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Montana State prison inmate Kevin Murphy writes a letter to fellow inmate Pat Tracy that urges Tracy not to plead guilty to a charge of assaulting a guard. Tracy had requested Murphy's assistance in the matter in part because Murphy, a trained inmate law clerk, had assisted Tracy with past legal issues. Murphy's letter stated in part, "It wasn't your fault and I know he provoked whatever happened! Don't plead guilty because we can get at least 100 witnesses to testify that Galle is an over zealous [sic] guard who has a personal agenda to punish and harass inmates. You tell your lawyer to get ahold [sic] of me on this. Don't take a plea bargain unless it's for no more time." Because Murphy was classified as high-security and Tracy was classified as maximum-security, Murphy could not visit Tracy in the prison. Maximum-security inmates could only be visited by an inmate law clerk classified as low-security. Defendant prison guard Robert Shaw intercepted Murphy's letter and charged him with violating three prison rules: insolence, interference with due process hearings, and conduct which disrupts the orderly operation of the prison. After a hearing officer found Murphy guilty of violating the prison rules against insolence and interference with due process hearings, Shaw sued in federal court, alleging a violation of his First Amendment rights. A federal trial court granted summary judgment to the defendant prison officials. On appeal, a three-judge panel of the 9th U.S. Circuit Court of Appeals reversed, finding that inmates possess a First Amendment right to assist prison officials with legal matters. The prison officials appealed to the U.S. Supreme Court, which agreed to hear the case. Prison officials do not violate inmates' First Amendment rights if the prison regulation is reasonably related to a legitimate penological interest. Turner v. Safley, 482 U.S. 78 (1987). Inmate-to-inmate correspondence poses special security concerns for prison officials. Id.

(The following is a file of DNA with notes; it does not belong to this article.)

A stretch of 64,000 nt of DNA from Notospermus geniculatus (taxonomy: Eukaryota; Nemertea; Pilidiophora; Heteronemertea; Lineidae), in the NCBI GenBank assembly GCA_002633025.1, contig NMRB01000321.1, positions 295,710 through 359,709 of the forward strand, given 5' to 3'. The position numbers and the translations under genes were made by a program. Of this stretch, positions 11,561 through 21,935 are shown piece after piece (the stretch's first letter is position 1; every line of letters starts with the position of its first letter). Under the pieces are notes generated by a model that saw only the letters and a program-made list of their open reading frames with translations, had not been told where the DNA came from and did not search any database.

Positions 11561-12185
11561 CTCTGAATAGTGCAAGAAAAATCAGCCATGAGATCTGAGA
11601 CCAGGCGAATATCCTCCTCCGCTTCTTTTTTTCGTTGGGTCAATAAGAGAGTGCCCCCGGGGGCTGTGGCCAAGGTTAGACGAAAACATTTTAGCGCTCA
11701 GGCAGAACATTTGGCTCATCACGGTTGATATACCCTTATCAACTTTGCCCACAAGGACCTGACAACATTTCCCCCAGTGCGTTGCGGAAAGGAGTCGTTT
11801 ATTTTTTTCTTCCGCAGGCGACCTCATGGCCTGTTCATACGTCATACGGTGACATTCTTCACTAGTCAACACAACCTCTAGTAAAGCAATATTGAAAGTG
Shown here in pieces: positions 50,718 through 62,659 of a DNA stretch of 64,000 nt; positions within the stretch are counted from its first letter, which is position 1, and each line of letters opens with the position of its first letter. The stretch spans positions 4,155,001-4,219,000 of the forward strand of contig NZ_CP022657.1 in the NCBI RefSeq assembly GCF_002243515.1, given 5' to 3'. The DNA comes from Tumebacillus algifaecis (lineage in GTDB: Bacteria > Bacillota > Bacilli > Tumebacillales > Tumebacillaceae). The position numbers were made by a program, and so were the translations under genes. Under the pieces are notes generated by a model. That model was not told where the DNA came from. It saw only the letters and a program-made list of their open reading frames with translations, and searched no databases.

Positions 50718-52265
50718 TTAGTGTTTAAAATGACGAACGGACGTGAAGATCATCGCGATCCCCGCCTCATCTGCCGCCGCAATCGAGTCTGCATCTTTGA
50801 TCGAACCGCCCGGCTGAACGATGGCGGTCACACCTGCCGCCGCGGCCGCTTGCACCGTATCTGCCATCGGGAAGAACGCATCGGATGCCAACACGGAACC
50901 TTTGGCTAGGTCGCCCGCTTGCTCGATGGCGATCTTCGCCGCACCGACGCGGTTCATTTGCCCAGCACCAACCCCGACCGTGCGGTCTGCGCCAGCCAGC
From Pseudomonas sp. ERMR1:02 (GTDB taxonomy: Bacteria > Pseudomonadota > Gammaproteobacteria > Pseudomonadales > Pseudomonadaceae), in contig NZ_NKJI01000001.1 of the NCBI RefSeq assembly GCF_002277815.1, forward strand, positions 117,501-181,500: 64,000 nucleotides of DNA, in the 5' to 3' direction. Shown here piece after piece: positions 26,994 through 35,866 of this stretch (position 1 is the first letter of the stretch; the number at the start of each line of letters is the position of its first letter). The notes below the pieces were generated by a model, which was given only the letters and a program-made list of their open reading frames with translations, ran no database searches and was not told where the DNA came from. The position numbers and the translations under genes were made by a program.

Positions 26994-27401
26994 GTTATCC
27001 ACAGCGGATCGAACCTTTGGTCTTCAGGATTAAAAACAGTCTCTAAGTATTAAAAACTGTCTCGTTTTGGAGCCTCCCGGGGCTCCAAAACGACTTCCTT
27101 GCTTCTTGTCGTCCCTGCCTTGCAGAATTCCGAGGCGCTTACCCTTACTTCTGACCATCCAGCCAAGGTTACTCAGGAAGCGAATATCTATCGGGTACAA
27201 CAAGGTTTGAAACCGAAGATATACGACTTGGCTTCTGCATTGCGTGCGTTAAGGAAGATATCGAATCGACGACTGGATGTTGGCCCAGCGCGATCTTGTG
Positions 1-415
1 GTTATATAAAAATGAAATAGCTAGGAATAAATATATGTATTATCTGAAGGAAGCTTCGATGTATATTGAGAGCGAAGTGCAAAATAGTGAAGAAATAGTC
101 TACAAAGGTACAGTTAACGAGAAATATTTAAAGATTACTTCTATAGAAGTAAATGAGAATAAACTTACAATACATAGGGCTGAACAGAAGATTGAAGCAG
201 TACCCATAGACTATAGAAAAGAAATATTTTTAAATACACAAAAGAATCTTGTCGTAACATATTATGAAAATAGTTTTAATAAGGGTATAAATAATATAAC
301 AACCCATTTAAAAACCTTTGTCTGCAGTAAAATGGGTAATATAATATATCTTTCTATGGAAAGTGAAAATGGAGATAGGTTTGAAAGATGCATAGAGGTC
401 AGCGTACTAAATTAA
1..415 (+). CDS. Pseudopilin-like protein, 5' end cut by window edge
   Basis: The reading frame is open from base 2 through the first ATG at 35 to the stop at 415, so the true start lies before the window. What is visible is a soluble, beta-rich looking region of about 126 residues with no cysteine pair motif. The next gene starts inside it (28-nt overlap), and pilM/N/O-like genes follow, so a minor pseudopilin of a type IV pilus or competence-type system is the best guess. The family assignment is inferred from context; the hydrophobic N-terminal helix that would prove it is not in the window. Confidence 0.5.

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This Court has recognized that certain courtroom practices are so inherently prejudicial that they deprive the defendant of a fair trial. Estelle v. Williams, 425 U.S. 501, 503-506, 96 S.Ct. 1691, 48 L.Ed.2d 126 (1976); Holbrook v. Flynn, 475 U.S. 560, 568, 106 S.Ct. 1340, 89 L.Ed.2d 525 (1986). In this case, a state court held that buttons displaying the victim's image worn by the victim's family during respondent's trial did not deny respondent his right to a fair trial. We must decide whether that holding was contrary to or an unreasonable application of clearly established federal law, as determined by this Court. 28 U.S.C. § 2254(d)(1). We hold that it was not.

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This case requires us to consider whether disclosure of the home addresses of federal civil service employees by their employing agency pursuant to a request made by the employees' collective-bargaining representative under the Federal Service Labor-Management Relations Statute, 5 U. S. C. §§ 7101-7135 (1988 ed. and Supp. IV), would constitute a "clearly unwarranted invasion" of the employees' personal privacy within the meaning of the Freedom of Information Act, 5 U. S. C. § 552. Concluding that it would, we reverse the judgment of the Court of Appeals.

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This case requires us to decide whether two federal law enforcement agents are immune from suit for allegedly ar- resting a suspect in retaliation for his political speech, when the agents had probable cause to arrest the suspect for committing a federal crime.

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In 2004, voters in the State of Washington passed an initiative changing the State's primary election system. The People's Choice Initiative of 2004, or Initiative 872 (I-872), provides that candidates for office shall be identified on the ballot by their self-designated "party preference"; that voters may vote for any candidate; and that the top two votegetters for each office, regardless of party preference, advance to the general election. The Court of Appeals for the Ninth Circuit held I-872 facially invalid as imposing an unconstitutional burden on state political parties' First Amendment rights. Because I-872 does not on its face impose a severe burden on political parties' associational rights, and because respondents' arguments to the contrary rest on factual assumptions about voter confusion that can be evaluated only in the context of an as-applied challenge, we reverse.